Crude Oil Trade: When it rains, it pours for Brazil, although VLCC shipments on the rise
Following an oil spill which affected more than 200 beaches across the country, state-run oil company, Petrobras, has been hit with another potential issue, general strike action. The strike action is over the company's proposed annual wage hikes, which stand lower than the expected annual inflation rate, the strike could come less than a month before Brazil holds its biggest oil auction yet.
This auction includes assets worth as much as USD 50 billion, such as blocks previously explored by Petrobras, with estimates suggesting that up to 15 billion barrels could still remain to be explored. The winning bidders will have to arrange compensation for Petrobras for having already explored part of this area. The company expects to net anywhere from USD 25 to 45 billion. Oil majors including Exxon Mobil and Shell have expressed their interest.
Buzios, one of four prospects (together with Itapu, Sepia and Atapu) at the heart of the pre-salt oil deposits, is already the second-largest field by production in Brazil, with output having surpassed 400,000 b/d, with four platforms already operating and at least three more to follow.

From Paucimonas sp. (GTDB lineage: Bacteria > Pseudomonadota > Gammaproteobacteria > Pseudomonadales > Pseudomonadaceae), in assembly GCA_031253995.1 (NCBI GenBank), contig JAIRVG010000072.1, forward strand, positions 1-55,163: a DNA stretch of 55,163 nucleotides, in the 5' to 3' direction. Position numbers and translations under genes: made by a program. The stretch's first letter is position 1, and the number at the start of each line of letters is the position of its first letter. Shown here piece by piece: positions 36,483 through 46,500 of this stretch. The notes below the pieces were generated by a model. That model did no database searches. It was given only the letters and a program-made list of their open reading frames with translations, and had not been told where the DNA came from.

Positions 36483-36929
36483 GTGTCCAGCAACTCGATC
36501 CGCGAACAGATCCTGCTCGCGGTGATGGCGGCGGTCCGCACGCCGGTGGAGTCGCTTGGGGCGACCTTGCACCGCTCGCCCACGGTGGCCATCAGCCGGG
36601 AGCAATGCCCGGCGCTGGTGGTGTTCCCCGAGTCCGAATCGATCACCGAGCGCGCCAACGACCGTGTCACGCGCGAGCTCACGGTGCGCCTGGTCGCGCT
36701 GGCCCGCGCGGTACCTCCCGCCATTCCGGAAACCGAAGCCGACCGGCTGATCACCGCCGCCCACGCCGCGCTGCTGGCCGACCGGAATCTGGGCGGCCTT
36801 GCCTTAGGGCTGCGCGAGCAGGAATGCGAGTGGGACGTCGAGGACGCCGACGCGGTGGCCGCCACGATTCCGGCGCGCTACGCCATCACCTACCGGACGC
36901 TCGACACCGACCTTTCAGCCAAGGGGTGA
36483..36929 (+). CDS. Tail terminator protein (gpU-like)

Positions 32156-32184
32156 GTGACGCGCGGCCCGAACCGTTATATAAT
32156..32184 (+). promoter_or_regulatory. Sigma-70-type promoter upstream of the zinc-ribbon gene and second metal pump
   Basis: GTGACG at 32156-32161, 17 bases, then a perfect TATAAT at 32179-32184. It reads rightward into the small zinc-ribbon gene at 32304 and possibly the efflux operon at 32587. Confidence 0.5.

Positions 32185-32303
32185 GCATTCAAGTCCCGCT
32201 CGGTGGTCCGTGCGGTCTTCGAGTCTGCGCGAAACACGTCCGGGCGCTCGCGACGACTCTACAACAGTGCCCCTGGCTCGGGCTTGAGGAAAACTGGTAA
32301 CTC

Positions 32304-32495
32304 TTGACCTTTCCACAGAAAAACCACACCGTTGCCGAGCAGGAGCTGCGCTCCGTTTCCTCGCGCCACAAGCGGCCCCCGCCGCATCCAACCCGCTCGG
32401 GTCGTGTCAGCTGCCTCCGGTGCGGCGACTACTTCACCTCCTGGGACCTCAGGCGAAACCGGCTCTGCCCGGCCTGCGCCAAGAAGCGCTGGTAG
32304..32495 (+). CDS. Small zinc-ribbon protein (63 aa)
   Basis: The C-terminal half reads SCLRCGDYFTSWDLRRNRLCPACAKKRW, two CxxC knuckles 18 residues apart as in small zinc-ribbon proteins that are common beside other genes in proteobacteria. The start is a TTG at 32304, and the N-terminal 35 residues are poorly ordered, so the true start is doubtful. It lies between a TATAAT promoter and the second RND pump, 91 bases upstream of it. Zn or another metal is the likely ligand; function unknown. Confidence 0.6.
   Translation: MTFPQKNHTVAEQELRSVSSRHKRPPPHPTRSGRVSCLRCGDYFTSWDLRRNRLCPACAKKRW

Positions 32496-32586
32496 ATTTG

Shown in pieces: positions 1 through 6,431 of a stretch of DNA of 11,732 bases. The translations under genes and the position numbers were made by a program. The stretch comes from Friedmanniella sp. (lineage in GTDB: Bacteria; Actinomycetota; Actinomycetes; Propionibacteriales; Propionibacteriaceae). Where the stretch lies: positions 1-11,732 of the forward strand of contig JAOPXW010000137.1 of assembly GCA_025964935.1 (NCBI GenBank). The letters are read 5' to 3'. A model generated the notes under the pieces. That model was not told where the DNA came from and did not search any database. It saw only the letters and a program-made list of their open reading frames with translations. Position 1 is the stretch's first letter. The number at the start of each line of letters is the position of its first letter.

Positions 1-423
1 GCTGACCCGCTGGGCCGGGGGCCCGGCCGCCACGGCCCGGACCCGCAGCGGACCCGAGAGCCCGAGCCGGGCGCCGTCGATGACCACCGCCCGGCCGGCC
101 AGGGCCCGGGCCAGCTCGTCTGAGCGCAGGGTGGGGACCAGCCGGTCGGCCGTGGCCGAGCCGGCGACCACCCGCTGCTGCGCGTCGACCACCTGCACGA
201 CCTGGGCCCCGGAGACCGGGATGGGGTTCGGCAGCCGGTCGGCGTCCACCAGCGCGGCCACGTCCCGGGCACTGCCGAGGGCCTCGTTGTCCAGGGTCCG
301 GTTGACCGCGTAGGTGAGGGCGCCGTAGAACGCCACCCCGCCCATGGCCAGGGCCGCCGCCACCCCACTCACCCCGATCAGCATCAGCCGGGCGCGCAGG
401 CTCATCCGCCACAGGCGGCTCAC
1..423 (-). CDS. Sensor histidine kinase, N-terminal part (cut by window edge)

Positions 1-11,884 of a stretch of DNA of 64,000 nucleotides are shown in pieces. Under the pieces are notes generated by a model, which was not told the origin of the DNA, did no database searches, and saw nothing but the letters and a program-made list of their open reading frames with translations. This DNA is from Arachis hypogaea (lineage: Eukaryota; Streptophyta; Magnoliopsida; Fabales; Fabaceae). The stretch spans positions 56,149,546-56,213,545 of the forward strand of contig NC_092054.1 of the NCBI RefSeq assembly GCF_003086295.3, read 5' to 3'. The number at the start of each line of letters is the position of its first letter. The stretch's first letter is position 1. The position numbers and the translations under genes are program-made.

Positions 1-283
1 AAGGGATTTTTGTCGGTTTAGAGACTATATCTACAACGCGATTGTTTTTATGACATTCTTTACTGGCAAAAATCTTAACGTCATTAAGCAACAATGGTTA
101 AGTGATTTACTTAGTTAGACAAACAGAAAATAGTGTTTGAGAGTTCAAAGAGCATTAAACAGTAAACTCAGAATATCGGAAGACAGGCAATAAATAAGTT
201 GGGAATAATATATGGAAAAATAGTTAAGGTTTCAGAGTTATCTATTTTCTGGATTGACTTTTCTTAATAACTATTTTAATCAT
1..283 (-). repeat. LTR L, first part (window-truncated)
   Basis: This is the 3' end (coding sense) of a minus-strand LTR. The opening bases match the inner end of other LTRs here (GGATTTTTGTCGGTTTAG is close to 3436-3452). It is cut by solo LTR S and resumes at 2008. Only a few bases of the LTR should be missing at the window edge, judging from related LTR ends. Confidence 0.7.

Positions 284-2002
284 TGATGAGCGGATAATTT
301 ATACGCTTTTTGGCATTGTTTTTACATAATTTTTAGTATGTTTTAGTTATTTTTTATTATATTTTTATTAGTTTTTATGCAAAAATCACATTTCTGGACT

According to IHS Markit Commodities at Sea, shipments to China have remained close to 500,000 b/d, since the country increased its storage capacity in South East Asia, primarily Singapore, with the country having shipped almost 400,000 b/d to the region during the first 20 days of October. We expect these flows to increase further, as Brazil will continue focusing on Chinese demand, with strategic views to further expand its storage capacity in South East Asia. Flows to the US have been significantly lower so far this month, almost 50% down month-on-month, but only marginally lower than August's levels. It has been impressive how sharply flows to nearby importers across Latin America have dropped this month, with Brazil having only shipped 60,000 b/d so far, which will probably be a new record low for this trade. Overall, shipments in October will end 5% lower than a month ago, with flows on Suezmax and Aframax tankers deeply falling, while VLCC loadings have surpassed 800,000 b/d once again after July.
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